6-The loyalist: the committed security-driven type. Sixes focus on thinking about what might go wrong and strategizing and preparing for it. They think things through thoroughly, even to the point of getting paralyzed by overanalysis. Aside from fear, they have less access to other feelings. They are watchful and alert in many ways and share a common orientation to authority. Basic fear=being without support.  Basic desire= to have support.

7-The enthusiast: the busy fun-loving type. Sevens avoid unpleasant feelings by focusing on what is pleasant. They are active, fast-paced, innovative and energetic. They usually have many interests and passions, which they pursue with enthusiasm. Sevens like planning for fun and maintaining many options. Basic fear=of being deprived and in pain.  Basic desire=to be satisfied and content.

8- The challenger: the powerful dominating type. Eights naturally focus their attention and feelings on control- who has it and who doesn’t. Eights easily access anger, and avoid registering with vulnerable feelings. They typically appear fearless and intimidating to others. Eights have a lot of energy, can accomplish big things, will confront others when necessary and will protect those they love. Basic fear= being harmed or controlled by others. Basic desire=to protect themselves and be in control.

9-The peacemaker: the easy-going self-effacing type.  Nines focus attention on others, on what is going on in the environment, and on avoiding conflict and achieving harmony. Nines typically tune into what other people want, but do not have a clear sense of their own agendas. Nines focusing on getting along with others and not rocking the boat. Basic fear=loss and separation.  Basic desire= to have peace of mind.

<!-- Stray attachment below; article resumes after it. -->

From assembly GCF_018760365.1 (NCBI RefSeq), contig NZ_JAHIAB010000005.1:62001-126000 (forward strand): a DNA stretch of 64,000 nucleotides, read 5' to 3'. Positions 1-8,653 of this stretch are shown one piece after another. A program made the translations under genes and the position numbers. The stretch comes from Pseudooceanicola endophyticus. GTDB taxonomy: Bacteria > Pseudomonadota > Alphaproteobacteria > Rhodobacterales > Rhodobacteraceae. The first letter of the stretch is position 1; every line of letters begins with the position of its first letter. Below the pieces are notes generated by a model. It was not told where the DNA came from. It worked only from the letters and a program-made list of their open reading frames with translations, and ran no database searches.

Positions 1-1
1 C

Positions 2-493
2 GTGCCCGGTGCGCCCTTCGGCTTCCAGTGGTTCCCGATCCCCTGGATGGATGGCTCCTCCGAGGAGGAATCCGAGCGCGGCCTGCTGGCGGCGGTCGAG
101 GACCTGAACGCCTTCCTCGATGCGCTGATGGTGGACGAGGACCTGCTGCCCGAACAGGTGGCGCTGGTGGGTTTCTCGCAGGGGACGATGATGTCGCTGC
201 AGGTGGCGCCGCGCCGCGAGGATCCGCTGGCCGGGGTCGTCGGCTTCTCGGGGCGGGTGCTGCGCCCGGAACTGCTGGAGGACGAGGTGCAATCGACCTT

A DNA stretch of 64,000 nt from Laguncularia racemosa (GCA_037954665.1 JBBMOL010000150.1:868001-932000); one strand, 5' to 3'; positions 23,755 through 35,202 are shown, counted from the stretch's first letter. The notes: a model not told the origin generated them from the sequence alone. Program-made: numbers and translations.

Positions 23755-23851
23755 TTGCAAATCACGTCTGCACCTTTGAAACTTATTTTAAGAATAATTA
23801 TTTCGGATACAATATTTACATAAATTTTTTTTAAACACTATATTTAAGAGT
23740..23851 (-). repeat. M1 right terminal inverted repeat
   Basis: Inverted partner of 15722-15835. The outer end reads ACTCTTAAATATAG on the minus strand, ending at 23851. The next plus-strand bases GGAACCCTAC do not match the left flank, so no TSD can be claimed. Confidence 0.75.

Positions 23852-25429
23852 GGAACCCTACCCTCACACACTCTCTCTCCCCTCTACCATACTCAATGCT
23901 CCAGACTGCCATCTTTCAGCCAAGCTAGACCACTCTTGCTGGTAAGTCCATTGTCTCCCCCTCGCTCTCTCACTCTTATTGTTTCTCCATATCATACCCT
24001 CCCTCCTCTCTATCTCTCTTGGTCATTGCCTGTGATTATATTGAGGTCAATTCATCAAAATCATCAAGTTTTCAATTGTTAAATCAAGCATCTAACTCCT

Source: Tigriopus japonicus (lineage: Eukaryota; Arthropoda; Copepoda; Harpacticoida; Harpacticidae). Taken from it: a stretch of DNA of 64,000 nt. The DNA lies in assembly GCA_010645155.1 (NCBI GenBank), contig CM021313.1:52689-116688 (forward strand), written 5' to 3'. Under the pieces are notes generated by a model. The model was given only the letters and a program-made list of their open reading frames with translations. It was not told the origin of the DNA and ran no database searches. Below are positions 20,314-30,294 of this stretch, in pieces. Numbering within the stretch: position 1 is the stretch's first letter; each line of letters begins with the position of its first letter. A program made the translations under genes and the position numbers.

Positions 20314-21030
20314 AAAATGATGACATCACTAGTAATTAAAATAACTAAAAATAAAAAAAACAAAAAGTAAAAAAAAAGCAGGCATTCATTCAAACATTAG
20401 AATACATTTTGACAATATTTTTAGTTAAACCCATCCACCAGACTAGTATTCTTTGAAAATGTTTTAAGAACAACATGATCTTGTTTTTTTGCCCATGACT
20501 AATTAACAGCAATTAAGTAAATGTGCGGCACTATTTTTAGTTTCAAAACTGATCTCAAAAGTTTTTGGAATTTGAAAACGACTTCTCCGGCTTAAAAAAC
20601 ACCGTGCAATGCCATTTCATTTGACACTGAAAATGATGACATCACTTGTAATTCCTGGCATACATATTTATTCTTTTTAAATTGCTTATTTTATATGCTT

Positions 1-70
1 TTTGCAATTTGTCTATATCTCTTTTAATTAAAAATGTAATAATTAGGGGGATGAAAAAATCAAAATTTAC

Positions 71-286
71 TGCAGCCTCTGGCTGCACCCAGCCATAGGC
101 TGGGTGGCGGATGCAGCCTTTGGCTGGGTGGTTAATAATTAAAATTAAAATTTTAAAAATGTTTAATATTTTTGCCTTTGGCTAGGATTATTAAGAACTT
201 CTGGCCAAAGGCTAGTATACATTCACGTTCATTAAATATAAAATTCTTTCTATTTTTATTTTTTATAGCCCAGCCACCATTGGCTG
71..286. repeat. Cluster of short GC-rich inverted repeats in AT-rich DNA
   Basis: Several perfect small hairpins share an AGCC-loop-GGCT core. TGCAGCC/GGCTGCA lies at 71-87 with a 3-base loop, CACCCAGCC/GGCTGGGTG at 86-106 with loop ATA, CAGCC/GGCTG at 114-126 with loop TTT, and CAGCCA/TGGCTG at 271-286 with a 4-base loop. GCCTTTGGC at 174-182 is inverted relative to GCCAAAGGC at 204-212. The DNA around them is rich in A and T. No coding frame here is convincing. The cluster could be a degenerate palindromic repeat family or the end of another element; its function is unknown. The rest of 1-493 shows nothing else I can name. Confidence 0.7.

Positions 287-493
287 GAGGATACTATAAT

In addition to these 9 types, each type has 3 subtypes that can be very different. One of the subtypes is a countertype to the majority of the group. Additionally, evenry number type has 9 levels. Levels 1-3 are healthy levels, levels 4-6 are average levels, and levels 7-9 are unhealthy. We can look to these levels to see how to grow within our natural personality.

brooke-cagle-39573-unsplash

See how deeply this woman is thinking about who she is???? Be inspired.

So why does it matter?

Knowing your type is about self-realization. Facing not only our strengths, but our weaknesses. The “now what?” is actually the most powerful part of the enneagram. What can we do with the knowledge gained to create positive change in our behaviors? For example, I am a 2. I would rate myself a level 2-4, depending on the day. A level 4 is attempting to seduce the love from others by people-pleasing. To become a level 1 I need to focus on becoming truly altruistic.

So now what?

  • take the official quiz at the enneagram institute online. It costs $12, but I found it more thorough than the free online versions.
  • read more about the types at the same website. It is very user friendly. There are also many books available. If listening is your jam, scroll back to episodes 11-20 of the Selfie Podcast, which I listen to on Spotify.
  • start thinking about why you do the things you do, and if you are functioning at your most healthy level. Discover your passions and fears, and learn more about yourself.

 

So what do you think? Are you already into the enneagram? Is your interest piqued? If you don’t already know, what number do you think you are? Leave me a comment to let me know what’s going on with your thinking.

Authentically,

Amber